1914 Washington Nationals
Manager: Clark Griffith 14th Season (3rd with Washington 262-198-7)
81 W 73 L 4 T 572 RS 519 RA 3rd AL 19.0 GB (Philadelphia 99-53-6)
3.62 RPG (AL = 3.65) 2.54 ERA (AL = 2.73)
.701 DER (2nd AL)
Franchise (1901-1914) 872-1206-43
In mid-July of 1914, the Nationals were, for the third straight year, right in the mix for the AL Pennant. The team was only two games out of first place in a crowded league race, and looked to be in good shape with Walter Johnson on the staff and an identical lineup to the 90+ game winners of 1912 and 1913.
That all changed on July 17th. In a 3-1 loss to the Indians, Clyde Milan and Danny Moeller collide in the outfield while chasing a ball. Moeller is essentially uninjured, but Milan will miss 40 games after breaking his jaw in two places.
By the time Milan returned to the lineup in early September, the Nats were 17 games out of first place.
A bigger scare would come to Griffith in December, when franchise ace Walter Johnson signed a three-year contract to play with the Chicago Whales of the Federal League. Griffith made several trips to the Coffeyville, Kansas home of his star pitcher, and finally convinced him to re-sign with Washington for $12,500, considerably less that the $17,500 the Feds were offering. The American League helped Griffith repay the $6,000 signing bonus that Johnson received from the Whales.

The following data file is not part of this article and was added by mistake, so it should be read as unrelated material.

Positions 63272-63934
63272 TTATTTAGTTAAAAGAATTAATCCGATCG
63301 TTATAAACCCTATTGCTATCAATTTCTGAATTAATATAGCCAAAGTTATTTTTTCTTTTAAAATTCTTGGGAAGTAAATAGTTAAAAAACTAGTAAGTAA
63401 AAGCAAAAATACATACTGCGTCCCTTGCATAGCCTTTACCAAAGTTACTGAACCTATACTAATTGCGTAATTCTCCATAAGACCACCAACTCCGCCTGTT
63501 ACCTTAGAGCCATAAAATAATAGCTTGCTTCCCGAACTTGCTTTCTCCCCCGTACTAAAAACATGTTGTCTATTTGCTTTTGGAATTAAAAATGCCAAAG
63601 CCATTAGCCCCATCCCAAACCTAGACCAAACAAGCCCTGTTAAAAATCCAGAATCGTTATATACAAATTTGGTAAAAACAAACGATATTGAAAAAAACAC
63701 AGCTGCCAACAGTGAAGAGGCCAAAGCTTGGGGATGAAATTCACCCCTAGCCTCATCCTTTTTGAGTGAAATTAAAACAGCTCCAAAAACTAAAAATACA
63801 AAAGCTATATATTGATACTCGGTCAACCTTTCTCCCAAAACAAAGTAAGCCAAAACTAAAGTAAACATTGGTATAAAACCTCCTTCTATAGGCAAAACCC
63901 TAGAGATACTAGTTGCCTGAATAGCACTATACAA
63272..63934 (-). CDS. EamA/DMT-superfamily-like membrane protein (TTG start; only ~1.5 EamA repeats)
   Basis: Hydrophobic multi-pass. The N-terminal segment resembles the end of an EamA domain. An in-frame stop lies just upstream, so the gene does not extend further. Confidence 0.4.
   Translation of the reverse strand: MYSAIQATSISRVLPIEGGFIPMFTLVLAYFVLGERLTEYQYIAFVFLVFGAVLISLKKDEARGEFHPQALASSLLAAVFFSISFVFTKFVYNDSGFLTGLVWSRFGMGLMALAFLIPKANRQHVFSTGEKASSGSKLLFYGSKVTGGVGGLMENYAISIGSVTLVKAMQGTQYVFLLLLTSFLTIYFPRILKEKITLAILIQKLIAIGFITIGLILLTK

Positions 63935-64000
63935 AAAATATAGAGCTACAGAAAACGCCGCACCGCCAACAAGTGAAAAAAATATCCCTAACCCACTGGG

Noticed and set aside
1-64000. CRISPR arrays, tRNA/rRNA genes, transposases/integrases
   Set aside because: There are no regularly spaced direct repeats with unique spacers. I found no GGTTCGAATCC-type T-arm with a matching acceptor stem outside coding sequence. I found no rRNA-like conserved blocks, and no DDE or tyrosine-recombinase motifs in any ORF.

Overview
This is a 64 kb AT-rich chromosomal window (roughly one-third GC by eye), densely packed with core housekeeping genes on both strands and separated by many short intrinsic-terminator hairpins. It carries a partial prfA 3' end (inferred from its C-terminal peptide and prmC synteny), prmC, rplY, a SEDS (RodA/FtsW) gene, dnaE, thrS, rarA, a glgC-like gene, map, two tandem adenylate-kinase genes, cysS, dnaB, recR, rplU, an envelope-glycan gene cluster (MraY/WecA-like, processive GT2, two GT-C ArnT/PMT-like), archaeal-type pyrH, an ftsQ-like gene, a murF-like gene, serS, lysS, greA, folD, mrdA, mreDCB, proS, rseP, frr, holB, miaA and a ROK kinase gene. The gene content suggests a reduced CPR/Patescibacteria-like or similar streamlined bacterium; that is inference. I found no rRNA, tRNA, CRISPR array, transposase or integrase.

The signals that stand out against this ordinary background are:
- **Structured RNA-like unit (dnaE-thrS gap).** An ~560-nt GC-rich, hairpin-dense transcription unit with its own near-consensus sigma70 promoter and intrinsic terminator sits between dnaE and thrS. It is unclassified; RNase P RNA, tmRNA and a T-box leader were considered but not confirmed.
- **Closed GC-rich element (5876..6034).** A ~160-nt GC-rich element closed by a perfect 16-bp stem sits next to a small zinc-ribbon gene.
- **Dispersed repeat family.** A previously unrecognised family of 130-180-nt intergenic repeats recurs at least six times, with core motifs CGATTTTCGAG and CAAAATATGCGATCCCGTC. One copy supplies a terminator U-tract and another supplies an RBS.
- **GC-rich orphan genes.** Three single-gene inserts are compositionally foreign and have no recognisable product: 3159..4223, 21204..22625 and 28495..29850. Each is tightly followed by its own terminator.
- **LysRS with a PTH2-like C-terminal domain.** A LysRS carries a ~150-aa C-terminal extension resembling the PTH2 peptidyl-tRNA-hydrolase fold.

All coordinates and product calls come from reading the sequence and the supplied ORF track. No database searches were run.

The 1914 Nationals also have the distinction of being one of the few teams to be no-hit for nine innings yet still win the game. On May 14th Jim Scott of Chicago held the Nats hitless through nine. Fortunately for Washington, Doc Ayers was able to hold the opposition scoreless. The Nats were able to put together a run on a couple of hits in the tenth inning to win the game.
Bold = Player new to Washington in 1914
C John Henry .169/.274/.226 0 HR -0.3 BFW 6 WS 34 FRAR 3.1 WARP3
This was Henry’s worst season at the plate since his first full season in 1911. His value to the team, however, continues to come from his defense, which once again was among the best in the league. Once again Henry shared catching duties with Eddie Ainsmith, who caught in 51 games, and Rip Williams, who caught 44 games.
1B Chick Gandil .259/.324/.359 3 HR 2.1 BFW 17 WS 30 FRAR 5.9 WARP3